Four films coincidentally star Saturday Night Live cast members past and present, as well as other well-known actors. The previously mentioned Give or Take stars SNL’s Cheri Oteri. Matthew Bonifacio’s short drama Master Maggie, stars Lorraine Bracco as a celebrity acting coach whose schedule is interrupted by an unknown actor begging for her help for a TV audition and features appearances by current SNL cast member Kenan Thompson, as well as the late Brian Dennehy. Jenn Harris and Zachary Grady’s Massachusetts-shot short comedy Island Queen stars former SNL cast member and Lexington native Rachel Dratch and Modern Family’s Jesse Tyler Ferguson in a story about a teenage hockey player from an unnamed island who is secretly trying out for the figure skating team. Maya Albanese’s short Freeze stars SNL cast member and frequent Andy Samberg collaborator Chris Parnell, as well as Entourage’s Adrian Grenier. Based on the filmmaker’s own story, it follows a 35-year old woman who visits an offbeat fertility clinic to freeze her eggs after a series of romantic misadventures, only to discover that she is pregnant.
Two short documentaries with origins in Woods Hole are also making their world premieres. WHFF board member Hortense Gerardo’s The Opioid Epidemic: A Mother’s Reckoning, co-directed with Monica Cohen, examines the human toll of the opioid epidemic while attempting to destigmatize efforts to seek rehabilitation. Kyle Maddux-Lawrence’s Beyond the Gulf Stream follows a group of oceanographers, several of whom work at the Woods Hole Oceanographic Institute, as they research the interaction between deep ocean waters and the coastal currents that affect our everyday lives.
Three festival alums will conduct master classes and participate in panel discussions as Filmmaker-in-Residence:
Director, writer and producer Laura Nix, whose Walk Run Cha-Cha was nominated for a 2020 Academy Award for Best Documentary Short Subject, will offer a masterclass on how to create a meaningful impact campaign, using examples from the one she developed for Inventing Tomorrow, her documentary feature about teenagers from around the globe tackling environmental issues through science (that screened at WHFF in 2018). She will also participate in panel discussions and conversations with filmmakers.
Animator Patrick Smith, whose latest animated short film Gun Shop was on the 2020 Oscars short list, will teach a master class on how to be a career animated short film filmmaker. Smith spent his formative years as a storyboard artist for Walt Disney and as animation director for MTV’s Daria and the Emmy-nominated Downtown, and has produced and directed over 15 independent award winning short films, as well as the PBS web-series Blank On Blank, the longest running and most viewed animated biographical series of all time.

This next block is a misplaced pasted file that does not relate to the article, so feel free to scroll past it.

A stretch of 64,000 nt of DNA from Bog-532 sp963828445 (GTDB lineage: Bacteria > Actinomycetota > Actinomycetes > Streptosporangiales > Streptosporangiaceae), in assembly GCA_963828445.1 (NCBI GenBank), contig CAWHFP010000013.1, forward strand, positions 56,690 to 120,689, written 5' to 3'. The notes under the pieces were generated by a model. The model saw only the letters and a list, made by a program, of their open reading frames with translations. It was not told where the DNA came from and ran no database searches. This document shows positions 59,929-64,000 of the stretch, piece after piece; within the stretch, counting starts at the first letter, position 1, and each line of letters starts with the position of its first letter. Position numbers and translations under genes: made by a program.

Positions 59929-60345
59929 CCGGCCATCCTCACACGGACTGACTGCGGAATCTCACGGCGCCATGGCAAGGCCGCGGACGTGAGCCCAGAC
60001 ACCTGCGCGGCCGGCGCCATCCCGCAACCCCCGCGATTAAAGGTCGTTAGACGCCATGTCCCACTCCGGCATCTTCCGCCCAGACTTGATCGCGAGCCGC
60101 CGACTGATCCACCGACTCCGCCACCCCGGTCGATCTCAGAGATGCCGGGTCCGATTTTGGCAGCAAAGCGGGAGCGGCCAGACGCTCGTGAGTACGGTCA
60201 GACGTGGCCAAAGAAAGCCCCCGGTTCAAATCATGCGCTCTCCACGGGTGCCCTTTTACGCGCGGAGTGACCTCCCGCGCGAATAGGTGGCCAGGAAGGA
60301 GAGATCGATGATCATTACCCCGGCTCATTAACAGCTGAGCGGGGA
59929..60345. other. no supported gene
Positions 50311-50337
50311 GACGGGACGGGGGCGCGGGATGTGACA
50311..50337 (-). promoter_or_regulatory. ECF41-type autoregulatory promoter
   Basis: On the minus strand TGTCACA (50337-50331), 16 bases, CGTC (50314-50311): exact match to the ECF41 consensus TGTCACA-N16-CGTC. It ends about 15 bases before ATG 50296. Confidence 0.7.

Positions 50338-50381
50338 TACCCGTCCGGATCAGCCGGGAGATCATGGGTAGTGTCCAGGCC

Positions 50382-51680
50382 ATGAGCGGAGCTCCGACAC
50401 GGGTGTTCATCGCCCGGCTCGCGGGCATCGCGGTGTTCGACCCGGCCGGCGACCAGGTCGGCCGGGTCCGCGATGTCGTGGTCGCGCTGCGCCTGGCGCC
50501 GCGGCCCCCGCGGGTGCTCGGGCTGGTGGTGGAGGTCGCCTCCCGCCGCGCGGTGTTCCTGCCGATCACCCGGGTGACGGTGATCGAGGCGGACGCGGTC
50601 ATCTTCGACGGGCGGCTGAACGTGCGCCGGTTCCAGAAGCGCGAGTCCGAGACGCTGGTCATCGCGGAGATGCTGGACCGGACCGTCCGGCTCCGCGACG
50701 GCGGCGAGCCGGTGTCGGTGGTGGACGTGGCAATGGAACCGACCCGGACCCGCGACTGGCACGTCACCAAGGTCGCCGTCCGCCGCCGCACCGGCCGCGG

Award-winning British producer, writer and director of documentary films John Edginton (Joe Cocker: Mad Dog With Soul), who also acts as a consulting producer on a wide range of documentaries at various stages of development and production, returns for his third Filmmaker-in-Residency. He will offer two master classes: When Documentary Visions Collide with Filmmaking Realities, which will address the challenges and pitfalls that can occur at every stage of the filmmaking process; and Doc Doctor Surgeries, twelve, thirty-minute private, confidential sessions individualized problem-solving sessions with filmmakers over the course of six days.
The festival is supported in part by grants from the Mass Cultural Council, Mass Festivals, Falmouth Fund of the Cape Cod Foundation in support of Bringing Science to the Screen, the Cape Cod 5 Cent Savings Bank Charitable Foundation, Martha’s Vineyard Savings Bank, the Woods Hole Foundation, and the Arts Foundation of Cape Cod.
All passes are available in advance and during the festival at www.woodsholefilmfestival.org. VIP passes are $150 ($125 for festival members), which provide access to all the films and events on the virtual platform. Films Only passes are $120 ( $100 for festival members). Features Only and Shorts Only passes are $90 each ($80 each for festival members). Individual films, workshops, and panel tickets are available online starting July 25, and are $14 ($12 for festival members). For more information, call (508) 495-3456 or email firstname.lastname@example.org.